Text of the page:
Other key equipment in the facility includes Video Acuity switchers, Ross Overdrive production automation and Cambot robotic pedestals (with SmartShell remote control), Evertz evMV multiviewers (ST 2110-native), a mix of ChyronHego and Ross Xpression graphics, RTS ODIN intercom matrix, Haivision IPTV for in-house monitoring, Evertz Vue VCS and Tektronix Prism scope (ST 2110-native) for QC, and Cisco Catalyst network backbone.
Inside each studio are Sony HDC-3100L cameras (ST 2110-native) with Canon lenses (4K UHDsx 2/3 CJ18eX7.6IASES and CH14eX4.4BIASES wide) and Image Video tally, as well as CueScript teleprompters. NBC is wading into the augmented-reality/virtual-studio waters with Ross Video’s UX VCC camera-tracking system and WSI Max Reality software.
On the audio side is an SSL Tempest control rack (using Dante) and Shure Axient digital RF microphone system.
NBCU is also relying on Dalet Galaxy media-asset management and workflow-orchestration platform for content management.
Inside the NBC Sports Boston Studio: An LED Feast for the Eyes
During the design process of NBC Sports Boston’s portion of the Media Center, the team elected to knock down a wall between two studios to create one massive footprint. The result is a 50- x 100-ft. studio with multiple positions serving the RSN’s three primary shows: Celtics pre/postgame, Early Edition (nightly at 6 p.m.) night, and Boston Sports Night (nightly at 9 p.m.).
“I think [knocking down the wall] was one of the best decisions we made,” says Miller. “Our [previous studio] was fine, but it was a bit confining in terms of what we could do from a storytelling standpoint across all our different platforms. The [new studio] allows us to have a lot more flexibility. We’re able to create a level of depth and new angles that we didn’t have [previously].”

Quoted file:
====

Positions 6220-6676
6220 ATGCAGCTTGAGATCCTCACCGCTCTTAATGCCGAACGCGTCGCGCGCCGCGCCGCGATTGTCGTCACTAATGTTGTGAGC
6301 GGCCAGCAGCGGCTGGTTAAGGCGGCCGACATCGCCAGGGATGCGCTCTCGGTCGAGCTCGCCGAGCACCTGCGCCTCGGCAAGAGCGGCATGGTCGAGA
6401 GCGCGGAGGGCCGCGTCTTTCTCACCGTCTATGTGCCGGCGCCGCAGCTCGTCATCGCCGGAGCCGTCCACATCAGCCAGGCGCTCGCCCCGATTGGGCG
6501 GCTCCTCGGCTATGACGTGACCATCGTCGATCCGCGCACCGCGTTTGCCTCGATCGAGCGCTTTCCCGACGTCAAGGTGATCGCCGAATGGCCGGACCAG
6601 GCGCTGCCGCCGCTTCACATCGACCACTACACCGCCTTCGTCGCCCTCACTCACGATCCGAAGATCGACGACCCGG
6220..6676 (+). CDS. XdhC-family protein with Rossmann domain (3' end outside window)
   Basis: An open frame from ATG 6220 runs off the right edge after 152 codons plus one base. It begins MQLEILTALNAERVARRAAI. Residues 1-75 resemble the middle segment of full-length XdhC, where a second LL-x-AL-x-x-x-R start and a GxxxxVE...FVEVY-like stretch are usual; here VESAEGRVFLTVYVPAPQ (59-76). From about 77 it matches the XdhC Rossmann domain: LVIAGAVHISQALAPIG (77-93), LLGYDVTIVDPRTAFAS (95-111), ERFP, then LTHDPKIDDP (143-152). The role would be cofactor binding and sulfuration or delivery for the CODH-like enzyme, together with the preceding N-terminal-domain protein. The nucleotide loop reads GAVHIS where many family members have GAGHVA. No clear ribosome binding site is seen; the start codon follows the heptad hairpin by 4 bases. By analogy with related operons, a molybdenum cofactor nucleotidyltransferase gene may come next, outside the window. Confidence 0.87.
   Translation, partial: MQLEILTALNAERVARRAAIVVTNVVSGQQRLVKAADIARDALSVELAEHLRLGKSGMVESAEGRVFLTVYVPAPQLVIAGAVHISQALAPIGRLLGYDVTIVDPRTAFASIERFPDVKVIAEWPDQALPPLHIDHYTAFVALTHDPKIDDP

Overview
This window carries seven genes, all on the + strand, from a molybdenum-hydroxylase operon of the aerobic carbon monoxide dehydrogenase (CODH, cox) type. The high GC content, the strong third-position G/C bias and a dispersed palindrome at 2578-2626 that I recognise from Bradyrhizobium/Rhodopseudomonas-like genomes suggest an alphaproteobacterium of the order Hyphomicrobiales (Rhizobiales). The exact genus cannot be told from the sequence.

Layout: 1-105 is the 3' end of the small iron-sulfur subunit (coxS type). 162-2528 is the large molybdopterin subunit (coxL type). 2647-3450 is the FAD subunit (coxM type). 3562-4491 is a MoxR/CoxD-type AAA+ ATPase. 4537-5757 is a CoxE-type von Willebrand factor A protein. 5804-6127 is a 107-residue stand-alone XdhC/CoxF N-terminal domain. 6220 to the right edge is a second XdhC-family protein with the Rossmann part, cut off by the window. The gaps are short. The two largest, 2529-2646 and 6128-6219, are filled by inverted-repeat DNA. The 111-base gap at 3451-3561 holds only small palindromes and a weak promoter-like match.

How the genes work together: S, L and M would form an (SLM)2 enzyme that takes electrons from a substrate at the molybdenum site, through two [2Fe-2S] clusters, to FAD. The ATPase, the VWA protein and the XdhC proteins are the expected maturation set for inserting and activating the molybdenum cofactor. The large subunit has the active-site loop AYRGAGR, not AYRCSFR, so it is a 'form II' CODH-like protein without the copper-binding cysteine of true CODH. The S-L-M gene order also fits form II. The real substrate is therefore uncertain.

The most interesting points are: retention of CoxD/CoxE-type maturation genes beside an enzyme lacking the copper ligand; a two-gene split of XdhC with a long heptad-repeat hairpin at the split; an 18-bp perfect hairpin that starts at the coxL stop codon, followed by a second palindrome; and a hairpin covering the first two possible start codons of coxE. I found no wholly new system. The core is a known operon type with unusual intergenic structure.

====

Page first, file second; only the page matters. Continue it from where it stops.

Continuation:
At the core of the studio is a 30-ft.-long LED “super monitor,” which serves as the visual focal point of the on-air product. It also provides a touchscreen for analysts, as well as an extensive demonstration area featuring an LED monitor in the floor and in the background capable of creating a virtual basketball court (or other playing field) for analysts to interact with.
Not surprisingly, the set has a distinctly Boston vibe with a virtual skyline backdrop that wraps around the entire studio (and can be adjusted to a daytime or nighttime view). The main desk is used for Celtics pre/postgame shows and for Early Edition. Boston Sports Night gets a more casual set outfitted with couches, comfy chairs, and coffee tables.
“Having a space like this — especially the demonstration area — is really fun from a producer’s standpoint because it stretches your creativity to think about how to best tell a story using all of those elements,” says Miller. “I feel like we’re only scratching the surface in terms of how we can utilize the entire set. We’ve only been in there for a few weeks now, so we’re still figuring out how we can capitalize on all the monitors, the different camera angles, and the movement between different sets.”
Serving a Rabid Fanbase and Multiplatform Consumption
From the beginning, one of NBCU’s primary goals across all four networks was creating a facility that could serve content creation well beyond linear television. With that in mind, the new Media Center also features a podcast studio dedicated to creating content for digital distribution and social-media channels.
“From a content perspective, we don’t want to just be creating content that shows up solely on television,” says Miller. “We want to have a facility that allows us to create content that will run across all the distribution platforms that we now have available to us. We built that podcast studio specifically to create content that we can put out on YouTube, our digital platforms, and social media. In addition, we also plan to use our main [NBC Sports Boston] studio extensively to create content to distribute across all our platforms, not just linear.”
When the NBCU Boston Media Center opened on Jan. 15, it marked the culmination of nearly a half decade of development and labor. However, Wayland and his team view it as just the beginning.
“I think our studio rivals what is being done on a national-network level now, which is amazing,” says Wayland. “The total commitment from NBC and Comcast to invest in all four businesses has been amazing — especially in today’s climate, when a lot of our competitors aren’t investing the way that our company has. We believe that there are bright days ahead, but we need to pivot our content creation correctly. And this building is going to allow us to do exactly that.”